DH: You’ve spoken about how some of your artistic practice is rooted in studying and practicing the Tao Te Ching, using it as a sort of manual for living life. How does this play out in your work?

WL: I want my work to make people feel good, but that’s only going to happen if I feel good.

The Tao Te Ching really is the only thing that I’ve ever found that makes real sense to me. It helps you shed the detrimental sides of your ego and allows you to push yourself to be exactly who you want to be. Most of time we look to outside sources to make us feel better instead of looking inside and understanding that everything we’ve ever wanted is already there, and really always has been. If you study the Tao and look at it with an open mind, you can understand that this world is set up for you to succeed if you let it. The more you try to push XYZ to happen for you, the less likely it is that it will happen—quite often it will produce the opposite result. The older I get, the more I let go and try to let the world show me what it is that I’m supposed to be doing. The attention you need is often markedly different from the attention you think you need.

Endless Horizons” is on view at Almine Rech Aspen, August 27–September 12, 2021

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From Kim Kardashian’s Art Drama to the Met Museum’s Divisive Decision: The Best and Worst of the Art World This Week


Artists and Lovers – Midnight Publishing Group News’s Katie White delves into the torrid, turbulent, and touching love stories that shaped art history on this week’s Art Angle podcast.

The Photo in the Attic – A man opened up a locked door in his attic to discover a trove of historical photographs, including a famous portrait of Susan B. Anthony.

Breakfast Fit for an Emperor – Archaeologists at Hadrian’s sprawling villa in Italy have discovered the chamber where they believe he had breakfast every morning.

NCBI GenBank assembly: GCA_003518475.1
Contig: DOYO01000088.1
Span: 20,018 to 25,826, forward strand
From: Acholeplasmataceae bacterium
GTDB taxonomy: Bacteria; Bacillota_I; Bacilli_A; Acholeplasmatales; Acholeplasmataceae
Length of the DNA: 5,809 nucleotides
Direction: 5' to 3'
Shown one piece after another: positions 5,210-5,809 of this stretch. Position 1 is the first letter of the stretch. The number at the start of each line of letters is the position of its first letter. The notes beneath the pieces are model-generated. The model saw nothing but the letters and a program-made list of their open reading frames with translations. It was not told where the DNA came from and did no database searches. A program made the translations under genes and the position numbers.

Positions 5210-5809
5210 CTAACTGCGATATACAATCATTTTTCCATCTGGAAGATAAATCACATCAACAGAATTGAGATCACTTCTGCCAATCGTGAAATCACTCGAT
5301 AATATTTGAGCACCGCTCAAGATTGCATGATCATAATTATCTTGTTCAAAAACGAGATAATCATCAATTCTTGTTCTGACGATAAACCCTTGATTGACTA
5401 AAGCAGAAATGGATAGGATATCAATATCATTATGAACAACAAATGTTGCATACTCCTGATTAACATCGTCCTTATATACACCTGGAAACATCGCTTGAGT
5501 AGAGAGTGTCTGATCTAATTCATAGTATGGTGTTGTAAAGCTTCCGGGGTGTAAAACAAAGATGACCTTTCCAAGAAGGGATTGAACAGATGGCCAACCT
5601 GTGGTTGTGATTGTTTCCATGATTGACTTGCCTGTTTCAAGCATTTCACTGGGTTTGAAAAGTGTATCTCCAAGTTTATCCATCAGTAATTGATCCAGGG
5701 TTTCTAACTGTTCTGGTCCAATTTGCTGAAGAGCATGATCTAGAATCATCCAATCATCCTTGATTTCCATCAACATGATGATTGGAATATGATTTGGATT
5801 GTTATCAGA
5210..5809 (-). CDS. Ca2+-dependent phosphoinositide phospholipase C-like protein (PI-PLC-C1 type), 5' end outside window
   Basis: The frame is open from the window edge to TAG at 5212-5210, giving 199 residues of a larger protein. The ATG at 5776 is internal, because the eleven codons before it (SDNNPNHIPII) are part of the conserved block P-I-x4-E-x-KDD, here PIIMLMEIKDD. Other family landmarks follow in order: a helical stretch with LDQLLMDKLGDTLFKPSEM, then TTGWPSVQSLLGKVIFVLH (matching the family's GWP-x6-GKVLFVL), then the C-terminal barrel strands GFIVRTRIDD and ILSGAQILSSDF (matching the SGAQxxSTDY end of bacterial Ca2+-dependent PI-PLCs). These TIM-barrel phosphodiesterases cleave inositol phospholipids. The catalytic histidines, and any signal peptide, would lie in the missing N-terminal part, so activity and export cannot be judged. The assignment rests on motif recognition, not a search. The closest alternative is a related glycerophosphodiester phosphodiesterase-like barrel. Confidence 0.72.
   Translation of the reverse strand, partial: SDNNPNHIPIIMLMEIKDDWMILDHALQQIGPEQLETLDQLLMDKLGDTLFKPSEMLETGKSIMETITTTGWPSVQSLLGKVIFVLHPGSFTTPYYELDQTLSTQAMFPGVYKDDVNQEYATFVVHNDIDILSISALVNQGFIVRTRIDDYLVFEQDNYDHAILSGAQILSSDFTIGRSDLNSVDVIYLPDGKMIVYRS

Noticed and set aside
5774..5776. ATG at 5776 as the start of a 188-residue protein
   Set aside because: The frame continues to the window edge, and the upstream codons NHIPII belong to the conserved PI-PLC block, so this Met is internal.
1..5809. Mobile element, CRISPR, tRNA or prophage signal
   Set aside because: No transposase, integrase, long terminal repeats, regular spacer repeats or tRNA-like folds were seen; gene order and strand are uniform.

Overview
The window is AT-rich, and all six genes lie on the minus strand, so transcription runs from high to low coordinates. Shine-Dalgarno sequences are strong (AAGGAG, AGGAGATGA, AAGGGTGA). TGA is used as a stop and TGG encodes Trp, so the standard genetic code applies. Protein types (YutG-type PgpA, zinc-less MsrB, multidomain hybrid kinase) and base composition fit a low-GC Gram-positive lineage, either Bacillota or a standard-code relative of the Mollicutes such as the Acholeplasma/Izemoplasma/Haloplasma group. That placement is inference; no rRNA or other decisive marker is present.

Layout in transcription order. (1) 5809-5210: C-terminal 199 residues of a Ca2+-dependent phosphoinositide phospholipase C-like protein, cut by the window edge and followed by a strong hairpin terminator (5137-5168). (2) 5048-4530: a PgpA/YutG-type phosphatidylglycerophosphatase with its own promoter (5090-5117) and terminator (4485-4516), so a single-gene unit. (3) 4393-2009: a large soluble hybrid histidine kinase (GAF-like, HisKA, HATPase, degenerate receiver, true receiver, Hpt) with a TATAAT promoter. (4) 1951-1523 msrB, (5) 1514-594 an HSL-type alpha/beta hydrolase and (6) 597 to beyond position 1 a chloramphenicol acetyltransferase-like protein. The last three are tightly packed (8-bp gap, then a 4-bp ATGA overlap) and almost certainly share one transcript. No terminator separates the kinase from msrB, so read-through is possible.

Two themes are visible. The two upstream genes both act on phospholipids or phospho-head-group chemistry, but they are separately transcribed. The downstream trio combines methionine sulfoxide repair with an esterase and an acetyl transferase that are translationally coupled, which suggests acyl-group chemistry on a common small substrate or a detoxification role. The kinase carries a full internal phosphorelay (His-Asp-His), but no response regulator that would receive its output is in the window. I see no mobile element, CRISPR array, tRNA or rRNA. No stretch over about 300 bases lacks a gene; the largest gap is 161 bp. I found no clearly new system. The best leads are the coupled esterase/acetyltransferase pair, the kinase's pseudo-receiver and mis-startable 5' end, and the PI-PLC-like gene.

What’s In the Cards? – Art world soothsayer Sarah Potter predicts what’s in store for the industry in 2021—and it may surprise you.

Damien Hirst Turns Curator – The former YBA is taking over Gagosian’s Britannia Street Gallery in London for an entire year as curator.

Nikes Fit for a President – Sotheby’s is auctioning off a pair of Nike sneakers designed for Barack Obama to kick off Presidents Day—for a mere $25,000.

Kim Kardashian’s Artist Daughter – The Internet went berserk this week when KKW posted a painting by her daughter North West, and then had to defend the youngster’s work against haters who thought it was fake.

Basquiat Could Break Record – A 1982 painting by Jean-Michel Basquiat could become the most expensive work by a Western artist to sell in Asia.

 

Reckoning With a Dark Legacy – The victims of Viennese Actionist artist Otto Muehl’s years-long abuse are reckoning with the artist’s legacy years after his death.

All Talk, No Action – Museums have promised to implement diversity, equity, and inclusion programs, but workers have seen little evidence of new policies being implemented.

Met Staffers Speak Out – After its director said he’d consider selling art to help buffer financial fallout, staffers at the Metropolitan Museum of Art are criticizing what could set a dangerous precedent.

Christie’s Closes Auction Archive – In light of budget cuts, the auction house closed its much-used London archive to the public.

SFMOMA Director to Depart – The nearly 20-year veteran director Neal Benezra is leaving the San Francisco museum after a tough year.